neither take all the credit Ior our achievements nor all the blame Ior our Iailures.
Once I had a better understanding oI my sins, I realized they are so deeply imbedded in me that I will never get
rid oI them. It will be a liIelong struggle which I will not win. At that point, I was Iinally ready Ior God?s mercy
because I Iinally had to acknowledge that I could not save myselI. ?This is who I am God, take it or leave it.?
And he took it.
In the year oI mercy, we are all called to look into our hearts and recognize our sinIulness and our need Ior
God?s mercy. But this is not a year oI sad reIlection on our sinIulness, rather it is a year oI rejoicing that God?s
mercy is gratuitous and overwhelming. Mercy is not earned. It is given.
The second audience Ior the year oI mercy is the clergy.
Francis has insisted that the Iirst words oI evangelization must be God?s love and mercy, not a list oI rules and
regulations. This is the message that people should hear Iirst and most Irequently Irom the clergy, not only
during the year oI mercy, but always.
As a priest, I am convinced that when people leave the conIessional, they should be smiling not crying. II there
are tears, they should be tears oI joy.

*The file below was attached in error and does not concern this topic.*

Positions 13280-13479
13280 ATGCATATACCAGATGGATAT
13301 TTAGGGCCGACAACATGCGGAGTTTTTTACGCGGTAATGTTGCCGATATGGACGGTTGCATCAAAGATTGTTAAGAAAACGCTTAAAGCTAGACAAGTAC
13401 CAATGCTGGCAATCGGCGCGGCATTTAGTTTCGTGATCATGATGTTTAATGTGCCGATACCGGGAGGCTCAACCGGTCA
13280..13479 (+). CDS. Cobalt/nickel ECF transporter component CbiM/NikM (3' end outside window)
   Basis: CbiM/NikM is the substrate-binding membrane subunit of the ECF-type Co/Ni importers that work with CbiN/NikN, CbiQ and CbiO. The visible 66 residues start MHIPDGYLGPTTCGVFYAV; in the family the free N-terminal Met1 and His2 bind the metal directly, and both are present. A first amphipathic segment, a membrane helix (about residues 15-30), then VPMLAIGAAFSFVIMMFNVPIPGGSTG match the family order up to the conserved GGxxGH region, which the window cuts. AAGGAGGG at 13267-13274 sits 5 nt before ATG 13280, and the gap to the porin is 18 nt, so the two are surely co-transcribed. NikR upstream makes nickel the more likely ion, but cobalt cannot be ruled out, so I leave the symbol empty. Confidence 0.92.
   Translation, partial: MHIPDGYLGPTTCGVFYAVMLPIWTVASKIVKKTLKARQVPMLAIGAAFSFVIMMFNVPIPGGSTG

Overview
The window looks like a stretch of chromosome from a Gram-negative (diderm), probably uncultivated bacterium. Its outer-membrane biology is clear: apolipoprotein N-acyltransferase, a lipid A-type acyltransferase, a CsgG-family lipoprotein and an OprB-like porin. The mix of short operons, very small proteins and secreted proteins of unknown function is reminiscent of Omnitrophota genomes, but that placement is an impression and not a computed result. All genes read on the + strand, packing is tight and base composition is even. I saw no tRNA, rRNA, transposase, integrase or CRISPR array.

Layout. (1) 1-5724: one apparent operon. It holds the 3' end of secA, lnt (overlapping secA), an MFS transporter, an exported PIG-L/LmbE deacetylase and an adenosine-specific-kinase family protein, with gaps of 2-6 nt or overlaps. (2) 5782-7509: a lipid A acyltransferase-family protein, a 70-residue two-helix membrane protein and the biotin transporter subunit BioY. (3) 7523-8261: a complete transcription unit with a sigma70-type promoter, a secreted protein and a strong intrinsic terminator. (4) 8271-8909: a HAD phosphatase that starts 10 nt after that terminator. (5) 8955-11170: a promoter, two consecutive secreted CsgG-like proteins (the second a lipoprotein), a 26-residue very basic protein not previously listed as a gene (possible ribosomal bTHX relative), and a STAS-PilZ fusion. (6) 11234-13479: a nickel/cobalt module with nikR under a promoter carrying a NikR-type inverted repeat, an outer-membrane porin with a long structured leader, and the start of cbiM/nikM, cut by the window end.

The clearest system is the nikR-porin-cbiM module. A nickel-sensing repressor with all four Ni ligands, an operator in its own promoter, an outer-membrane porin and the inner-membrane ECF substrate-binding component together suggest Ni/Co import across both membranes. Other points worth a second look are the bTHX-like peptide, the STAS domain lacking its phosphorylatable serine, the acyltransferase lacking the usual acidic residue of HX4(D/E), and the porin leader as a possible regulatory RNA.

During a TV interview, I met a young producer who had been inspired by Francis and her Iiancee to give the
church a second chance. AIter going to church Ior a while, she decided to go to conIession. Luckily, her
boyIriend warned her that going to conIession was like playing Russian roulette. Unluckily, she got the bullet
Irom a priest who chewed her out Ior avoiding conIession Ior 10 years. He should have simply said, ?Welcome
She was hoping to meet someone like Francis, and instead she met his polar opposite. There will be no ?Francis
eIIect? iI people do not met someone like Francis in their local parish.
Other than sexual abuse, I think that conIessional abuse is the worse sin a priest can commit. Vulnerable people
come into the conIessional looking Ior the kind and merciIul Jesus, and they get a mean, insensitive ogre.
Granted the secrecy oI the conIessional, it is impossible to monitor what priests say in conIession, but bishops
need to hear Irom the IaithIul who have been badly treated in conIession. Some priests should not be allowed in
the conIessional. A priest stands in the place oI Christ in the conIessional, not as a Iierce judge, but as a